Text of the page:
Exploring the Science of Light
Search Arrow
Google Translation
Gallery Image
Gallery Section

Email Announcement Sign Up

An Ice Lens

Every optical instrument, from binoculars to cameras to eyeglasses, contains lenses that were made by opticians. You can discover basic lens making techniques in the next two experiments.

Required Materials

  • A tennis ball

  • A sharp knife

  • Vegetable oil

  • A small juice glass

  • Distilled water (from the supermarket or drug store)

  • A freezer

  • A magazine

Activity Directions

  1. Ask an adult to help you cut the tennis ball in half with the knife.
  2. Dip your finger in the oil and put a thin coating of oil on the inside of one of the halves of the tennis ball. The oil coating will make it easier to remove your ice lens from the mold without breaking it.
  3. Set the tennis ball-mold in the glass, hollow side up, and adjust it until it is level.
  4. Then fill the oiled mold with distilled water until the surface of the water is even with the rim of the ball.
  5. The lens should be as close to being a perfect hemisphere as possible.
  6. Put the glass, ball, and water in the freezer.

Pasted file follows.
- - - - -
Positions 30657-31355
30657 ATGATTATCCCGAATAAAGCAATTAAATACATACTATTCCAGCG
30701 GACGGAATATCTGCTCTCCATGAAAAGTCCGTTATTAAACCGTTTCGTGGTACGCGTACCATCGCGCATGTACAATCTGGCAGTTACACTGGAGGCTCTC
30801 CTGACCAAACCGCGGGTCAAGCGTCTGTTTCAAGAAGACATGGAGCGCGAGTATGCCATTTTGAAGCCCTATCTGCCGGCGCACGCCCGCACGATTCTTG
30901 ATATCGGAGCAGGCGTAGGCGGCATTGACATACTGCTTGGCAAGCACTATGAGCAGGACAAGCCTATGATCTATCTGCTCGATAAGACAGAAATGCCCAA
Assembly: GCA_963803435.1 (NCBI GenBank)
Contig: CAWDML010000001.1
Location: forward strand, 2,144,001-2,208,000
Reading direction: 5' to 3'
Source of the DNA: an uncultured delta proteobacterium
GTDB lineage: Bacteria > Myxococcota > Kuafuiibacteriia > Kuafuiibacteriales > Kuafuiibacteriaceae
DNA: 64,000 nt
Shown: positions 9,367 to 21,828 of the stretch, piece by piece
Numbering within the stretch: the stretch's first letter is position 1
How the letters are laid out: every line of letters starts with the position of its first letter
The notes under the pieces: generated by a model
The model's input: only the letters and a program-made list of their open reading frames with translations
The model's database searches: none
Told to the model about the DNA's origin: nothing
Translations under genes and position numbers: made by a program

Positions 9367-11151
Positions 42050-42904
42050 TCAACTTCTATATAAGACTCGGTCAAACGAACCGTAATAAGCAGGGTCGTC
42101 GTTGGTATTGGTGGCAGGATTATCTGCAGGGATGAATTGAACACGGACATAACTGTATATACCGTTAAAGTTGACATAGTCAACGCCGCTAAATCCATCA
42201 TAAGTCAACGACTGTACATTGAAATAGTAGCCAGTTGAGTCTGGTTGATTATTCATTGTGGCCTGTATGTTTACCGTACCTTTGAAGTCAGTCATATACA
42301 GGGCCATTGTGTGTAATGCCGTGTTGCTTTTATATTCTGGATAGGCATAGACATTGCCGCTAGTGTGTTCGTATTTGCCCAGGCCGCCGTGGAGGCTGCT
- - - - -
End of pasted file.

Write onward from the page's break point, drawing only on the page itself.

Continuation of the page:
7. Check every few hours to see if the water is frozen and clear. If you leave it in the freezer for too long, it may get cloudy.
  8. When the lens is frozen, pop it out of the tennis ball.
  9. Rub your hands over the flat part of the lens to smooth out any rough areas.
  10. Hold the lens over a magazine with the curved side facing your eyes to make things look bigger.
  11. Hold the curved side of the lens toward your TV, and try to project an image of the TV on a piece of paper.

Hereís Whatís Happening

Opticians make lenses by pouring hot molten glass or plastic into molds. The water magnifying lens does not make as clear an image as a lens made out of glass. (You may have noticed this when you tried to use it to watch TV on a piece of paper.) However, the fuzzy image has more to do with the shape of the lens than with the material from which itís made-the ice lens has a much rounder curve than a glass magnifying lens. In most cases, when a magnifying lens has too rounded a curve, the image will be poor. Very skilled craftspeople also make lenses by grinding glass into curved shapes.

Want to Learn More? Read an article related to this activity:

To find this experiment and many more please read Light Action! Amazing Experiments with Optics by Vicki Cobb and Josh Cobb, illustrated by Theo Cobb. To purchase a copy click here.

© 2008 All Rights Reserved.